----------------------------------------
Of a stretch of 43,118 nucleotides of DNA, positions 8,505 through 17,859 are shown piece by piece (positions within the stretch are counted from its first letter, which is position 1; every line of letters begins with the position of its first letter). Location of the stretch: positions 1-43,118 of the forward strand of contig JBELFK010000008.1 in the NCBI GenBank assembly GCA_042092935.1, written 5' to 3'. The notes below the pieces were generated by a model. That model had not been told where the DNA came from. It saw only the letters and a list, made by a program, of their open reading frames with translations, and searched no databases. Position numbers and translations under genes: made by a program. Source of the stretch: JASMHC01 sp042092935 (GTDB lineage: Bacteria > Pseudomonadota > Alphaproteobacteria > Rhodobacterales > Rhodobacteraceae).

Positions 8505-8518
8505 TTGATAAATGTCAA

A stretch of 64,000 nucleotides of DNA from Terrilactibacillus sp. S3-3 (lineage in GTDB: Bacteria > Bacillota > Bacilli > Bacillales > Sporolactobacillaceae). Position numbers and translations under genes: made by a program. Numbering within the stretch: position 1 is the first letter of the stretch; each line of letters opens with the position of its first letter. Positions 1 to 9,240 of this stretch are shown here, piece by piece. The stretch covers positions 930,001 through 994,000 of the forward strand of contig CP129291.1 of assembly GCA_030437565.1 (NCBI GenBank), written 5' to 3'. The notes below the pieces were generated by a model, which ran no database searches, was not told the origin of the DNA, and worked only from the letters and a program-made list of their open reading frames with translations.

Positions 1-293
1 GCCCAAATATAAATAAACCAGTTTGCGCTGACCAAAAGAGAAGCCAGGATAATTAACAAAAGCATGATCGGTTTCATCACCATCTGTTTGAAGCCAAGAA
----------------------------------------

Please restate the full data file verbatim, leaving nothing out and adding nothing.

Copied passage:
Of a stretch of 43,118 nucleotides of DNA, positions 8,505 through 17,859 are shown piece by piece (positions within the stretch are counted from its first letter, which is position 1; every line of letters begins with the position of its first letter). Location of the stretch: positions 1-43,118 of the forward strand of contig JBELFK010000008.1 in the NCBI GenBank assembly GCA_042092935.1, written 5' to 3'. The notes below the pieces were generated by a model. That model had not been told where the DNA came from. It saw only the letters and a list, made by a program, of their open reading frames with translations, and searched no databases. Position numbers and translations under genes: made by a program. Source of the stretch: JASMHC01 sp042092935 (GTDB lineage: Bacteria > Pseudomonadota > Alphaproteobacteria > Rhodobacterales > Rhodobacteraceae).

Positions 8505-8518
8505 TTGATAAATGTCAA

A stretch of 64,000 nucleotides of DNA from Terrilactibacillus sp. S3-3 (lineage in GTDB: Bacteria > Bacillota > Bacilli > Bacillales > Sporolactobacillaceae). Position numbers and translations under genes: made by a program. Numbering within the stretch: position 1 is the first letter of the stretch; each line of letters opens with the position of its first letter. Positions 1 to 9,240 of this stretch are shown here, piece by piece. The stretch covers positions 930,001 through 994,000 of the forward strand of contig CP129291.1 of assembly GCA_030437565.1 (NCBI GenBank), written 5' to 3'. The notes below the pieces were generated by a model, which ran no database searches, was not told the origin of the DNA, and worked only from the letters and a program-made list of their open reading frames with translations.

Positions 1-293
1 GCCCAAATATAAATAAACCAGTTTGCGCTGACCAAAAGAGAAGCCAGGATAATTAACAAAAGCATGATCGGTTTCATCACCATCTGTTTGAAGCCAAGAA